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New York Police fighting iPhone 5 thieves preemptively

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The NYPD's Operation I.D. makes your phone a lot less steal-worthy

It's no secret that the new iPhone 5 is a popular phone amongst the public — it shattered pre-order records. That means that your iPhone 5 will be a pretty popular phone with thieves, as well. Is there any way to protect yourself? There are some common sense tips — don't leave your phone unattended anywhere that it could be stolen, and don't leave it in your car even if its locked. And if you live in New York City, the New York Police Department wants you to go one step further, requesting you register your phone through their Operation I.D. program.

See, Apple phones come with a Find My iPhone feature — a nice tool for finding lost phones, and an especially great tool for finding stolen ones and tracking down the bad guys. The New York Police is taking that one step further. They're in front of the flagship Apple store on New York City's Fifth Avenue asking iPhone 5 owners to register their device's serial number with them. The idea is that by establishing your ownership of a device before it's stolen, you'll be able to recover your device without hassle should the police recover it in an arrest.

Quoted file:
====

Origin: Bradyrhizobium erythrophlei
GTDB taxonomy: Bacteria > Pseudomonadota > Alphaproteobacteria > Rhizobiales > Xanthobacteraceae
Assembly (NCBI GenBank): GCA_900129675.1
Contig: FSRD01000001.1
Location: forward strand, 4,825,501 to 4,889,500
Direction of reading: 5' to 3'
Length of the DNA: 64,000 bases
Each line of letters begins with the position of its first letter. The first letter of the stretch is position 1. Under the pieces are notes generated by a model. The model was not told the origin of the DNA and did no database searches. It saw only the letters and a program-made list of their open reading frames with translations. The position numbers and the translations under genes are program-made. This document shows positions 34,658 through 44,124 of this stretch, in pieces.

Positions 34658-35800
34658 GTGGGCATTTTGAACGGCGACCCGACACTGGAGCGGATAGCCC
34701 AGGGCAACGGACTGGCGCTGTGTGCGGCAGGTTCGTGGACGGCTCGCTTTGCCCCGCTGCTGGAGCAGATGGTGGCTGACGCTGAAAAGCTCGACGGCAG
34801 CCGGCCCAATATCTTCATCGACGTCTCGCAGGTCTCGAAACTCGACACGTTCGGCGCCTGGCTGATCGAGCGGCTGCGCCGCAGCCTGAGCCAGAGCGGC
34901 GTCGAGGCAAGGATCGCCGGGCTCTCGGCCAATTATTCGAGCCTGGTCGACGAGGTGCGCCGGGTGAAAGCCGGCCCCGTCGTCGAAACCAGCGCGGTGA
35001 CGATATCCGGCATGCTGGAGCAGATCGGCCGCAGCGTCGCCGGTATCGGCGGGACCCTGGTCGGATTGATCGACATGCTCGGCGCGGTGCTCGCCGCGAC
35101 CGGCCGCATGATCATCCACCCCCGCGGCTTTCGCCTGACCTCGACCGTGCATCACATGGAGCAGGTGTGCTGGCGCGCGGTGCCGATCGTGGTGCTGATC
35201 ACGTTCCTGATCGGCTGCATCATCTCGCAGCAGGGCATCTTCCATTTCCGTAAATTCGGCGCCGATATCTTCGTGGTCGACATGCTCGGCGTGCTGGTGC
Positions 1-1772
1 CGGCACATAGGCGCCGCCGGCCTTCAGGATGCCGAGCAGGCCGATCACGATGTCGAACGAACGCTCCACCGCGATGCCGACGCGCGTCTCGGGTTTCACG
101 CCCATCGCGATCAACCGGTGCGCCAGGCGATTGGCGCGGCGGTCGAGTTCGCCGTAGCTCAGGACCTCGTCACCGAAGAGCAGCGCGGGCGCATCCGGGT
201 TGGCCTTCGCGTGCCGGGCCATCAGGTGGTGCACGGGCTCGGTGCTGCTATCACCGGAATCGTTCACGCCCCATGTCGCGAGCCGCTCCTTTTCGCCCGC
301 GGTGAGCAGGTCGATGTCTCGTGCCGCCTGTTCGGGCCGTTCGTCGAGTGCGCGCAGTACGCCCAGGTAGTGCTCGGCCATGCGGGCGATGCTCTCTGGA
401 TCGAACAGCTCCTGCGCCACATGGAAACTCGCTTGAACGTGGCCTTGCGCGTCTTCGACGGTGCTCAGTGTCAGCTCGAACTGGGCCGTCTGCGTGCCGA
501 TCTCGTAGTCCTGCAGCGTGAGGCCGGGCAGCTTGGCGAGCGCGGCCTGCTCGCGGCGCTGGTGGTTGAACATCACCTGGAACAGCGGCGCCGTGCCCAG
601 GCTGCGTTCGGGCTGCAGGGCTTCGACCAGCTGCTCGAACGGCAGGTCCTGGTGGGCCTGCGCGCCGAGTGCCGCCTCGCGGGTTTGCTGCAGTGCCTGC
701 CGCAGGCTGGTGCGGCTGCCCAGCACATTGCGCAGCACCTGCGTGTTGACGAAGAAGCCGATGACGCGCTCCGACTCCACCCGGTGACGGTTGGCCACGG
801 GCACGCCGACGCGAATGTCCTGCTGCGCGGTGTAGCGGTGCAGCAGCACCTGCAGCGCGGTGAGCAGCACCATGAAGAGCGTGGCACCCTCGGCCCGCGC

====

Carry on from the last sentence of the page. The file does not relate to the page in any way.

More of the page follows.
If you live in New York City, you don't need to travel to Fifth Avenue to participate in the program. You can just contact your local precinct's Crime Prevention Officer, who can loan you an engraver to mark your property with a special tracking number. (Engraved items are harder to resell.) And it's not just iPhone 5s that the police want you to register — any portable tech device can be registered, from Android phones to the Gameboy your grandmother gave you for Christmas in 1991.

And if you don't live in New York City? We recommend writing down your phone's brand, model number, and serial number, and keeping that info in a safe place in case your phone ever gets stolen. Keep copies of your phone's purchase receipts, too. That way, you'll be able to help the police help you, should the unthinkable ever occur.

This article was written by Fox Van Allen and originally appeared on Tecca

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